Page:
And vaccines. Some are good, but even the first Salk polio vaccines led to deaths. The first Swine Flu vaccines in 1976? Only one death, but five hundred people left with Guillain–Barré syndrome, or paralysis from the feet up. Don't buy into the hyperbole! If the government tells you it's for your own good, question it.

Are there good vaccines? Heck, yeah. Anything that's been around a while can usually be trusted. Diphtheria, tetanus, and pertussis, a.k.a. whooping cough, (DTaP) is great. I received it as a child. Tetanus vaccines are good as well throughout your life. Measles, mumps, and rubella (MMR) has been around a while, too. Today's polio vaccines are necessary. The Smallpox vaccine? It was the first, so if the kinks aren't worked out of this one by now, the whole vaccine thing is ready for the scrap heap. In other words, Smallpox vaccine = Yes (if it hasn't been "improved").

Influenza vaccines? What a joke. Want to get the flu? Get the vaccine. Want to NOT get the flu? Keep a positive mental attitude, get plenty of rest, and keep your immune systems operating at peak efficiency by taking lots of Vitamin C before being exposed to the virus. Stress and depression lead to more cases of the flu than any other factor. (I'm basing this last on observation, but many doctors and psychiatrists (I know that psychiatrists are M.D.s, too) share this belief.)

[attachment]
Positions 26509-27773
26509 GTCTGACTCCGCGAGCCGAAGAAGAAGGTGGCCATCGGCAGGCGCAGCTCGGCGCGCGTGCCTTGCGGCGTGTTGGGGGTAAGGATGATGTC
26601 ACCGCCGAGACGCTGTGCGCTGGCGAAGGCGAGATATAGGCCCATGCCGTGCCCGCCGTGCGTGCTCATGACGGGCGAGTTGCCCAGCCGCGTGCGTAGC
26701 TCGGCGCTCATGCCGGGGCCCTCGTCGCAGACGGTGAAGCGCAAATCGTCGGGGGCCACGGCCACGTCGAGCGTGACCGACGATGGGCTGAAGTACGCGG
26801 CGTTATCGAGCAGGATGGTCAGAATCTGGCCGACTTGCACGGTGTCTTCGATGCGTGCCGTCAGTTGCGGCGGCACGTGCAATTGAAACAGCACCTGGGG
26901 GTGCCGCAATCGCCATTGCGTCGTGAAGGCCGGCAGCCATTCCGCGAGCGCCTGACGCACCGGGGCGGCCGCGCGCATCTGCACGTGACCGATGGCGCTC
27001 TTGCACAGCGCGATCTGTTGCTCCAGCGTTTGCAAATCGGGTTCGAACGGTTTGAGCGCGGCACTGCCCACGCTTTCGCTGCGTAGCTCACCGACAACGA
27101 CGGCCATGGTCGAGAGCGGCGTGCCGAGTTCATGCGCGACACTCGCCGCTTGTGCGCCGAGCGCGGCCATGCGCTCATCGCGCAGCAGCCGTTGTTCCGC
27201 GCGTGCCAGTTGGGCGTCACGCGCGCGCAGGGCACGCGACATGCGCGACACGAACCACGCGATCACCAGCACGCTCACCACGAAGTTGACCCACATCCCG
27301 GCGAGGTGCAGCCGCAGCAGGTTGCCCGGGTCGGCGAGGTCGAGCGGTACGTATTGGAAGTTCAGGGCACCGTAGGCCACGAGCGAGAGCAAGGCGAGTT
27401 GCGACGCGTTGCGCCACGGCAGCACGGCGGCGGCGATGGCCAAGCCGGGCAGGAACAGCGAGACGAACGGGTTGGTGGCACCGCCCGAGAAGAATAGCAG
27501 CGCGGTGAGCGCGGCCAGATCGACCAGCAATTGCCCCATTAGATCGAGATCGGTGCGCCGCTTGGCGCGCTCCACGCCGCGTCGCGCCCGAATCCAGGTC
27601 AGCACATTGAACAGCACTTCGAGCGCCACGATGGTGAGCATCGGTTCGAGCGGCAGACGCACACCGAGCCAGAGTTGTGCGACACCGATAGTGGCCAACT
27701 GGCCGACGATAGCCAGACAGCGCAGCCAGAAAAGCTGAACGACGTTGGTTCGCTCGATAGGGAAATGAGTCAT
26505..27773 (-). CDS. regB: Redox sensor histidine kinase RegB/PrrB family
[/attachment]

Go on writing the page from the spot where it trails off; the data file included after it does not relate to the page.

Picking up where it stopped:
I stay away from flu shots. Why? Influenza is caused by a virus, not a baterium. Vaccines work best against bacteria. Viruses mutate more rapidly than bacteria meaning that vaccines are only only effective against them until the viruses mutate. Bacteria in vaccines are dead. Viruses are never alive, so they aren't dead in vaccines. Everyone I know who has had a flu vaccine comes down with "flu-like" symptoms shortly after getting the shot.

And the biggest reason I stay away from flu shots? It smacks of a scam. The word "epdidemic", the word that was good enough to describe the Black Plague which wiped out around half the population of Europe, was not good enough to describe what might happen with the Swine Flu. Oh, no. New words like "Pandemic" were coined as if this were even more dreadful than the mere epdidemic of the Black Plague. And "Swine Flu" didn't cut it either. It had to be something more austere, something colder so it was renamed to "H1N1".

So lots of untested and potentially harmful vaccines were produced. Remember the 1976 Swine Flu vaccine debacle? So did a lot of people. And the latest H1N1/Swine Flu vaccines sat on shelves because nobody trusted them. Instead of a run on the vaccine, there was a glut. The government couldn't give it away. Millions of tax payer dollars languished on shelves. So, it's now included with the regular flu vaccine. This scares me.

Remember, it's your body. Don't trust it to anyone but yourself.